Tuesday, May 15, 2007

Akinola’s position on homosexuality within the Anglican Communion

Looking at it from the Nigerian perspective

Background for Discussion

Archbishop Peter Akinola’s opposition to the consecration of homosexual bishops and the blessing of same sex marriages cannot be viewed from strictly scriptural or human rights perspectives. Although these are certainly relevant and powerful perspectives
within the dialogue (or dual monologues), they are not at the heart of what drives Akinola’s aggressive stance on the issue of homosexuality in the Anglican Communion and the US Episcopal Church’s progressive (and admittedly nontraditional) views.

Akinola’s words and actions must be considered first within the context of the historical and ongoing conflict between Christianity and Islam in Nigeria. While Akinola consistently argues the immorality of homosexuality and refers to scripture and the traditions of the Anglican Communion to advocate his position, he has also noted that the Anglican Church in Nigeria cannot politically or physically survive if it is seen (even vaguely) as accepting homosexuality.

Even if he were personally inclined to be more progressive in his views, Akinola believes that he cannot afford to associate with the US Episcopal Church now for fear that the “enemies” of the Anglican Church in Nigeria will use that relationship as proof of the moral depravity and thus illegitimacy of Anglicanism and Christianity in general.

The enemies, of course, are Muslims, which account for 50-55% of Nigeria’s population. The remaining 40-45% of Nigerians are Christians. It is this relative balance that creates a conflict situation between the two religions, as each competes for advantages, more dominance. Each religion feels threatened by the other. Christians live in fear of violent persecution by Muslims. Muslims have the same fear of Christians. Both fear the possibility of a religious war and possibly genocide instigated by the other. There is plenty of history between the two religions in Nigeria to justify this fear.

In such a delicate situation, Akinola sees little room to maneuver, particularly given that Muslims in Nigeria began applying and enforcing Sharia religious law during the 1990s. In extreme cases, non-Muslims can be subjected to Islamic civil, criminal, and family law. Christians could suffer a range of physical punishments ordained by Sharia tradition, including floggings, mutilations, and death.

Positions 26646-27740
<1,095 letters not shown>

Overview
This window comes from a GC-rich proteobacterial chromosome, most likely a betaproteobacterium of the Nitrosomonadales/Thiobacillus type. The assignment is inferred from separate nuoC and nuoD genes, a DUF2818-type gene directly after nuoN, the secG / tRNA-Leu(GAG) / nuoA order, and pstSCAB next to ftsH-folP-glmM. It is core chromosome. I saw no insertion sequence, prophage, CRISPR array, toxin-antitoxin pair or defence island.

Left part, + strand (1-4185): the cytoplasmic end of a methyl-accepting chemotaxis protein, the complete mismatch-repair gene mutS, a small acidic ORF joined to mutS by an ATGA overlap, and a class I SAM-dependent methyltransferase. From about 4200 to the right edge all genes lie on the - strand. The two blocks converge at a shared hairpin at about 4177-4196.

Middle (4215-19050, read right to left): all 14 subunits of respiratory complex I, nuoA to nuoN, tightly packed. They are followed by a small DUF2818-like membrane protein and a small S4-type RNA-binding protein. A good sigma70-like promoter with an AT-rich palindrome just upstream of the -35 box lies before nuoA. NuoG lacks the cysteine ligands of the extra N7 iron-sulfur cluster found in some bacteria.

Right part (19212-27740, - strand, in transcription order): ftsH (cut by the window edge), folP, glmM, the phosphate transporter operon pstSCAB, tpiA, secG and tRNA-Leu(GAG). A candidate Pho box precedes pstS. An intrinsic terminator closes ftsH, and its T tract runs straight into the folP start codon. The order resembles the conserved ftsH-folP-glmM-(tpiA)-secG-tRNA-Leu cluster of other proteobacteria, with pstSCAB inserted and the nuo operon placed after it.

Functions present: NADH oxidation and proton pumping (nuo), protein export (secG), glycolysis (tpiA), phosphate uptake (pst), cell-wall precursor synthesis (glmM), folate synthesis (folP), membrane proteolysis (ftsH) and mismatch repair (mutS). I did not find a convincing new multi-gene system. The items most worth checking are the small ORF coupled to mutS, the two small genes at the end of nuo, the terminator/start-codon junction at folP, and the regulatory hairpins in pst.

Akinola and Christians in Nigeria fear Sharia and feel they do not have the “luxury” of being more accepting or tolerant of behaviors that are seen as immoral and insulting to God… even if they wanted to. On the contrary, they feel they must be inquestionably purer, more religiously orthodox than Muslims so as not to be at risk of the draconian Sharia punishments.

Questions for Discussion

Assuming that Akinola and the Anglican Church in Nigeria are responding to the US Episcopal Church’s positions on homosexuality more out of fear for their very survival than a theological disagreement over scriptural interpretation, anger over the seeming break with tradition, or a desire to judge and condemn what they see as sinful, do Akinola’s words and actions seem more reasonable… even if they feel offensive, unjust, and perhaps even evil?

If by moderating his position for the sake of unity within the Anglican Communion and for the sake of upholding the equal rights of gays and lesbians, Akinola created a political and religious environment in Nigeria that led to the persecution and death of millions of Christians in that country, would it be worth it?

To what extent should the US Episcopal Church’s position on issues like homosexuality (on which there is a wide theological and cultural divergence within the Anglican Communion) be sensitive to the impact it can have on fueling political instability and even war and genocide in other countries?

If there is such a wide religious and cultural divergence within the Anglican Communion, is it unreasonable (from a practical standpoint) to assume that US Episcopalians can remain within the Communion without causing a lot of trouble?

Can the US Episcopal Church do more good and be more effective by acknowledging irreconcilable differences and simply opting to leave the Anglican Communion rather than continuing to take on Akinola, African Anglicans, and conservative US Episcopalians that have decided to leave ECUSA?

What are the pros and cons of such a move? Is the eventual expulsion of the US Episcopal Church from the Anglican Communion a given? And if so, would it be better for the US Episcopal Church to pre-empt this expulsion and leave on its own terms?


Monday, May 14, 2007

At axis of Episcopal split, an anti-gay Nigerian

Chris Greenberg/Associated Press

December 25, 2006

The way he tells the story, the first and only time Archbishop Peter J. Akinola knowingly shook a gay person’s hand, he sprang backward the moment he realized what he had done.